Many contemporary Japanese visual artists and animators incorporate animist beliefs in their work as cultural rather than religious expression. A shared iconography connects the artists and anime included in this exhibition, ranging from kami (gods) to yokai (monsters), sentient and non-sentient beings with supernatural powers, and hybrid mythical creatures. These traditionally Japanese representations - visible, tangible, and ubiquitous - actively dissolve boundaries between the living and the dead, the human and non-human realms.

Chiho Aoshima's anime-inspired work evokes a gothic realm of spirits and monsters that are neither anthropomorphic things or animals nor distorted, grotesque humans. Aoshima's beings continually change forms but are frozen, like stills from animated films. A visit to the ancient Buddhist temple in Nara, Japan, at night sparked painter Nobuhiro Ishihara's interest in investigating the legend of the deer-messenger. He reimagines the folkloric spirit as a wise but tormented kami. Kenjiro Kitade's earthenware sculptures symbolize a premature, foreboding intelligence of environmental disaster that feels simultaneously futuristic and nostalgic. Mahomi Kunikata paints scenes grounded in Japan's traditional culture of matsuri. Her manga-esque drawing style and big-eyed characters are pastiches of contemporary and traditional social references. Tomokazu Matsuyama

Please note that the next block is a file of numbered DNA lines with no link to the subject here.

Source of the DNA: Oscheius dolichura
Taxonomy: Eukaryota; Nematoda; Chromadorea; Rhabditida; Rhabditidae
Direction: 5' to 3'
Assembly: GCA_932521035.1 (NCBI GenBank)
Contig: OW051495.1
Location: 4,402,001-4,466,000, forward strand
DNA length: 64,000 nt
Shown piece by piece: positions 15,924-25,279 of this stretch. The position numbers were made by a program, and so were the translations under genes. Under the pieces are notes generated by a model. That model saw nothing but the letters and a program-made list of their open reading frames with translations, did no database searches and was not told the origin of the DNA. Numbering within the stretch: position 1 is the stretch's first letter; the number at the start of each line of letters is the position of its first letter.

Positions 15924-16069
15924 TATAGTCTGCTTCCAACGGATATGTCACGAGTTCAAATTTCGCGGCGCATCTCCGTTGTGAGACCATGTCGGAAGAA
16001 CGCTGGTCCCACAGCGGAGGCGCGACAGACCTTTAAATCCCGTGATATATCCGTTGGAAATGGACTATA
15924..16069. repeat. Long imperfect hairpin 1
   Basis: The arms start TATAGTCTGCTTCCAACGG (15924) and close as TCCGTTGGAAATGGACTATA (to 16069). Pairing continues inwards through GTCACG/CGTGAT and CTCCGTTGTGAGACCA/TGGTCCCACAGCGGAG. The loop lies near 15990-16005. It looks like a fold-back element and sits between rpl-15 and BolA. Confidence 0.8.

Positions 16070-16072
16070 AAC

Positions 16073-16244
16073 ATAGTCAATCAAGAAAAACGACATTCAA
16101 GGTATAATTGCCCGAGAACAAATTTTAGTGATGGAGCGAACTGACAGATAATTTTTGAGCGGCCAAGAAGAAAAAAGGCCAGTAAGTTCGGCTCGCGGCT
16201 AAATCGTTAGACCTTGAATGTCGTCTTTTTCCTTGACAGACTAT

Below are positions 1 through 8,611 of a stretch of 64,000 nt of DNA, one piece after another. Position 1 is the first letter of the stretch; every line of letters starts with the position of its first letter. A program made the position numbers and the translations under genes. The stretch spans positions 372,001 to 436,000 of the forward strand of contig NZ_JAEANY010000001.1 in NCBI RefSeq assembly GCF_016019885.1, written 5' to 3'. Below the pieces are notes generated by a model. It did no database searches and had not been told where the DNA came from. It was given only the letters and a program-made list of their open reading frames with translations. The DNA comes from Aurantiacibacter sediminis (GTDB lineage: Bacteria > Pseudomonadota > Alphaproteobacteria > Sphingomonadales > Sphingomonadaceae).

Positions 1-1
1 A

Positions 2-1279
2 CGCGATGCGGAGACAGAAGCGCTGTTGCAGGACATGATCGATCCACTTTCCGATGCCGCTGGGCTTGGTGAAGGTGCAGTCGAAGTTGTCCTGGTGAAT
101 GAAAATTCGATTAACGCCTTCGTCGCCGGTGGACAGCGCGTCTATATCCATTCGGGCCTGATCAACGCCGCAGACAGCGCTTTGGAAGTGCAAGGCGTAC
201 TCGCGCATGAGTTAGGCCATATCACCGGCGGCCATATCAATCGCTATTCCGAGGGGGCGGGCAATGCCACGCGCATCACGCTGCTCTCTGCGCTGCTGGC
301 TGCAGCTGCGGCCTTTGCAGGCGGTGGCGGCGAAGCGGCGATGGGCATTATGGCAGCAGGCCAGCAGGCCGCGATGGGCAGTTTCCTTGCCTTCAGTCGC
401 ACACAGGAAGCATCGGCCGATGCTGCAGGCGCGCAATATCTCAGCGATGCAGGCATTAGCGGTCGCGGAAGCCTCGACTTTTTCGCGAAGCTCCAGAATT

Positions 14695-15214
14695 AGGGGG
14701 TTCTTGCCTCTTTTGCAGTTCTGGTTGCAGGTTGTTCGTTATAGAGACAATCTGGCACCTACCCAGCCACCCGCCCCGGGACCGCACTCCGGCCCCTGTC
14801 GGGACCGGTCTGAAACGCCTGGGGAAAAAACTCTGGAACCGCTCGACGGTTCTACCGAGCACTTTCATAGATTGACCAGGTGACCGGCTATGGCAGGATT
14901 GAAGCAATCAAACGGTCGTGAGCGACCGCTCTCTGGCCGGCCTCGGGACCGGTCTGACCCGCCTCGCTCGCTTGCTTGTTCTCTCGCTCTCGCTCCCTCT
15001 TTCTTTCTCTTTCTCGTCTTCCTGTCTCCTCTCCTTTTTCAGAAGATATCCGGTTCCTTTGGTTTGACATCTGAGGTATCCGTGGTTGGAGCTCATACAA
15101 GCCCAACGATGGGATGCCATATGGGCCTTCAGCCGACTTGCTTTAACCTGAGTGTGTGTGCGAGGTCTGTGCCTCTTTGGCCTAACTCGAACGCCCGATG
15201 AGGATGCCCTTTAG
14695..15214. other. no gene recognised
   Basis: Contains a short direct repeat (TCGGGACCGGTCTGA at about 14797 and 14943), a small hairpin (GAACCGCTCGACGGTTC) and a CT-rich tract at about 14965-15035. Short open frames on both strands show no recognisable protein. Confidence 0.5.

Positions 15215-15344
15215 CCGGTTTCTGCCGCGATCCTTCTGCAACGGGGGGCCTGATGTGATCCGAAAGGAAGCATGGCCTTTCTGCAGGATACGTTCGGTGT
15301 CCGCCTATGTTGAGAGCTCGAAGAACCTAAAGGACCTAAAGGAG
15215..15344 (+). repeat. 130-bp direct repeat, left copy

re-presents the mythical creature known in Japan as the kirin. Japanese art has depicted this powerful yet peaceful beast as having the attributes of a deer, a dragon, and a unicorn. Mr. created an anime-inspired doll head with an aperture through which viewers encounter a miniature dollhouse inside the hollowed-out head. Oscar Oiwa's paintings compose strangely unpopulated cityscapes that are nevertheless animated by mysterious, unseen forces. Tunnels and passageways beckon us to foreboding realms we can only imagine. Finally, fashion design duo TOKYO KAMEN (Tokyo Mask) have created a troupe of five life-size "monster dolls" made of brightly colored fake fur and decorative materials.

Continous Screenings:
Akira, 1988, Katsuhiro Otomo
Beautiful Dreamer, 1984, Mamoru Oshii
Ghost in the Shell II: Innocence, 2004, Mamoru Oshii
My Neighbor Totoro, 1998, Hayao Miyazaki
Paprika, 2006, Satoshi Kon
Princess Mononoke, 1997, Hayao Miyazaki